1911 Encyclopædia Britannica/Taper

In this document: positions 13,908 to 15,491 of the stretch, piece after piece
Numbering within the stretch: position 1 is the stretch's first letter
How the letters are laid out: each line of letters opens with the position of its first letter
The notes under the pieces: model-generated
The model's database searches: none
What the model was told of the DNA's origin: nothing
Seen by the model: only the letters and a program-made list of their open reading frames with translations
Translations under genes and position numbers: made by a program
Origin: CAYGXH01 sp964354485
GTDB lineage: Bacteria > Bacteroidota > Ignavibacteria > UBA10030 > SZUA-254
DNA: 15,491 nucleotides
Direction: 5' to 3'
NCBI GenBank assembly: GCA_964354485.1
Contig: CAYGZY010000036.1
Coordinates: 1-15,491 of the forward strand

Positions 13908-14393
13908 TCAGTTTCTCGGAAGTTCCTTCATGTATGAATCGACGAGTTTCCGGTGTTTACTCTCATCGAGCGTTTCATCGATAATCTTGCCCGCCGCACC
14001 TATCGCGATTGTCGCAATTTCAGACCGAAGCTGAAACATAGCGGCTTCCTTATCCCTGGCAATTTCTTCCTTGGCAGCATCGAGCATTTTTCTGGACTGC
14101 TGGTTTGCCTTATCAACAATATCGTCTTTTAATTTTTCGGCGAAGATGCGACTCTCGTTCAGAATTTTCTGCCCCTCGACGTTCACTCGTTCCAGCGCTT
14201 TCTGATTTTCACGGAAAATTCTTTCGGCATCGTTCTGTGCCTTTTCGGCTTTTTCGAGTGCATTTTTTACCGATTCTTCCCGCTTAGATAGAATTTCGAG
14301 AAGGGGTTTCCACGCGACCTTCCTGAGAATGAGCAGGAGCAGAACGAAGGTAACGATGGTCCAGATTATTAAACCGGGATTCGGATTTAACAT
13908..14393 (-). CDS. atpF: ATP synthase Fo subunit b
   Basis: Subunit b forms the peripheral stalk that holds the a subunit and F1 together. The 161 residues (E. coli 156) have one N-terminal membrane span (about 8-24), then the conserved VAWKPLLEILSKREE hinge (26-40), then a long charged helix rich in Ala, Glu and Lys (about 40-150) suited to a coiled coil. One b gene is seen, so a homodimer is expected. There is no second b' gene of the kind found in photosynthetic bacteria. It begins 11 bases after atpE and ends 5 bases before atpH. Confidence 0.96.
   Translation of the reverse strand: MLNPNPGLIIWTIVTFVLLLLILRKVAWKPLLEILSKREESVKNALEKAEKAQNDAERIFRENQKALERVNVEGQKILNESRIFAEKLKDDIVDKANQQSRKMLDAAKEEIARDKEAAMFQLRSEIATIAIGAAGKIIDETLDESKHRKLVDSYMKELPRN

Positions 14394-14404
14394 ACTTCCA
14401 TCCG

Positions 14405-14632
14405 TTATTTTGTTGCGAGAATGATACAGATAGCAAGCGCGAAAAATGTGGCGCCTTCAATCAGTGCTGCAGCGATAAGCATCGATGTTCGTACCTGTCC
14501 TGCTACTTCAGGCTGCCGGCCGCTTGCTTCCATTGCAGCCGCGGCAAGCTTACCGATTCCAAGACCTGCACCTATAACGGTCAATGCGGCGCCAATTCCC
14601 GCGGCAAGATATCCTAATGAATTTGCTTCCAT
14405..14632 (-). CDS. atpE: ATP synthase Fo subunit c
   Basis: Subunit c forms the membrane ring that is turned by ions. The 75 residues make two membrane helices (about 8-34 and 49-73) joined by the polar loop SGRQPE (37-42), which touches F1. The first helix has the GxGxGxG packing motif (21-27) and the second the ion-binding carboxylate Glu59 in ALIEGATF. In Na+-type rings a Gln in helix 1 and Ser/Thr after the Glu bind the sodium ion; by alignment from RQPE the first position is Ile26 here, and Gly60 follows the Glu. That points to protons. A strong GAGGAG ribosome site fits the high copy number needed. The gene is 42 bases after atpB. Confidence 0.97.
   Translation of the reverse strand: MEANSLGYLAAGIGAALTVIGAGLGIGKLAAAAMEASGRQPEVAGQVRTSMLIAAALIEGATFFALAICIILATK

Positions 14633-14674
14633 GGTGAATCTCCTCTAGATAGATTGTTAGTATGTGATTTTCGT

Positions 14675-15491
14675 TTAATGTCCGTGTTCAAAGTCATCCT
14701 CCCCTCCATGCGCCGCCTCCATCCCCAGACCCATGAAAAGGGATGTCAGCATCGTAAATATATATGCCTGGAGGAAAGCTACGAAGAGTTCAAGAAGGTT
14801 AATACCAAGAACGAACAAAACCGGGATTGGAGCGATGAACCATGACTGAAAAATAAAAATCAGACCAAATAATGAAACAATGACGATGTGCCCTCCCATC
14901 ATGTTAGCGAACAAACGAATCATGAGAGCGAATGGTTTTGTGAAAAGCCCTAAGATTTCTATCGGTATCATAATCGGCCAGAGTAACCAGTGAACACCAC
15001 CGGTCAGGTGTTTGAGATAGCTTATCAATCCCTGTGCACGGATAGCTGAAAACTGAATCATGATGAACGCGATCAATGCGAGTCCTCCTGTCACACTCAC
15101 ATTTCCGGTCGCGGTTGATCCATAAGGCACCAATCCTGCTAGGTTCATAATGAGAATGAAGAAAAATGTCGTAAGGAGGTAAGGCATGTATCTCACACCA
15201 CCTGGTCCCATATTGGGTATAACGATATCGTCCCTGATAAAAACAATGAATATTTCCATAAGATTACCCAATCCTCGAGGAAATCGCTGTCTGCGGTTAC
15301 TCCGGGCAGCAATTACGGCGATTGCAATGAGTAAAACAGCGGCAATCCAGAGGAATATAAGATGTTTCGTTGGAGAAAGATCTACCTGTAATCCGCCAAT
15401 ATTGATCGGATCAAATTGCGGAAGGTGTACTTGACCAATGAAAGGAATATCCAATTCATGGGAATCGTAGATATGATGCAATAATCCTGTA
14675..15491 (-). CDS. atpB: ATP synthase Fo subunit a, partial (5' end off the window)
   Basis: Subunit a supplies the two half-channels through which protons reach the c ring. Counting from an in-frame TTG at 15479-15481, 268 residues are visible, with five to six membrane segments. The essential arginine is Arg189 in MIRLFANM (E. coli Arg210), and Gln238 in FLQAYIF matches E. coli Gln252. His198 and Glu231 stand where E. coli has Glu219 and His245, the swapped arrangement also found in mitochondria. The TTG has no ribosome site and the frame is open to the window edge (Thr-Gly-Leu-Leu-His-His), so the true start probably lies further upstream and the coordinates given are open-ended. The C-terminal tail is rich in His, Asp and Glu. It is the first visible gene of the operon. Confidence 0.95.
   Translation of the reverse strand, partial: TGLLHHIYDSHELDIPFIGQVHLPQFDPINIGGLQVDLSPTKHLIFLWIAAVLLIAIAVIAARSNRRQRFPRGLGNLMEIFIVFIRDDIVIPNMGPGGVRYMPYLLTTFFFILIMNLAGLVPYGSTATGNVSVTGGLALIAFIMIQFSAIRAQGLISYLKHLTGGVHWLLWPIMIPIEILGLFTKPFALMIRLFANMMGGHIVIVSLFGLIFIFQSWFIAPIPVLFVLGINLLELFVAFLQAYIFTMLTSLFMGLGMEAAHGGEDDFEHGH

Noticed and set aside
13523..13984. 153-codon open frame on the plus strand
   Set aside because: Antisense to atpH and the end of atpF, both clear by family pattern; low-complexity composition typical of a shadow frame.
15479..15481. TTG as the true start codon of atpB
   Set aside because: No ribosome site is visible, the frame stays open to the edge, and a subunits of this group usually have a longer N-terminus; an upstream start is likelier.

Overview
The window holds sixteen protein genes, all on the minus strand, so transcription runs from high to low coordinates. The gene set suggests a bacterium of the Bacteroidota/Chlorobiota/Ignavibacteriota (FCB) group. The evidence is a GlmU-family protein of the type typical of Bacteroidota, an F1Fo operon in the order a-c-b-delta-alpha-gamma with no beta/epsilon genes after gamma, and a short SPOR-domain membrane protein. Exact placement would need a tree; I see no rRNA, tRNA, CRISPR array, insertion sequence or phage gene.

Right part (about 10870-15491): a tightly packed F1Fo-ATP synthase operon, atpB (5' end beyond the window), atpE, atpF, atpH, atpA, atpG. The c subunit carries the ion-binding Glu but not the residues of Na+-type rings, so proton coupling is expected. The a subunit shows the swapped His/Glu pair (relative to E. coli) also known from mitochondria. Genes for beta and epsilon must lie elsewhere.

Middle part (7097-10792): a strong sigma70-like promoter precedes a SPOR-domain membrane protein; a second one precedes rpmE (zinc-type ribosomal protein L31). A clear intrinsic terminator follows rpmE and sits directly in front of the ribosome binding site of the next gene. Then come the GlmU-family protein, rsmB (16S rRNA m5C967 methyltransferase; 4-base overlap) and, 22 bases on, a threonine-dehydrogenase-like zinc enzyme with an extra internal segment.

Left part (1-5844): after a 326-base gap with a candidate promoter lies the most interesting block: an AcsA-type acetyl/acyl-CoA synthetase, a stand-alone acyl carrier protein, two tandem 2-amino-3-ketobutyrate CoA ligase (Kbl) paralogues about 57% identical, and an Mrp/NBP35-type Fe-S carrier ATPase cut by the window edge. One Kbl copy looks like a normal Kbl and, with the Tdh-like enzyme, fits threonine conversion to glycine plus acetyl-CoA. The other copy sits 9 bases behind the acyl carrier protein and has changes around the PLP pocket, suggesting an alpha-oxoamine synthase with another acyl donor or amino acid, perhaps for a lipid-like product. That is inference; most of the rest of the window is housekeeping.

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TAPER (probably of Celtic origin, cf. Irish tapar, Welsh tampr, taper, torch), a small thin candle of tallow or wax (see Candle); from its early shape, in which the circumference of the top was smaller than that of the base, the word came to be used in the sense of “slender,” particularly of something diminishing in size at one end. In architecture the word is used of the gradual diminishing of a spire or column as it rises. The spire tapers almost to a point, where it is terminated by a finial or vane: the column tapers only to a less diameter at the top, and as a general rule the more ancient the column the greater its diminution or taper; thus in one of the early temples at Selinus in Sicily the upper diameter is about half the lower diameter, while in the Parthenon it is about one-fifth.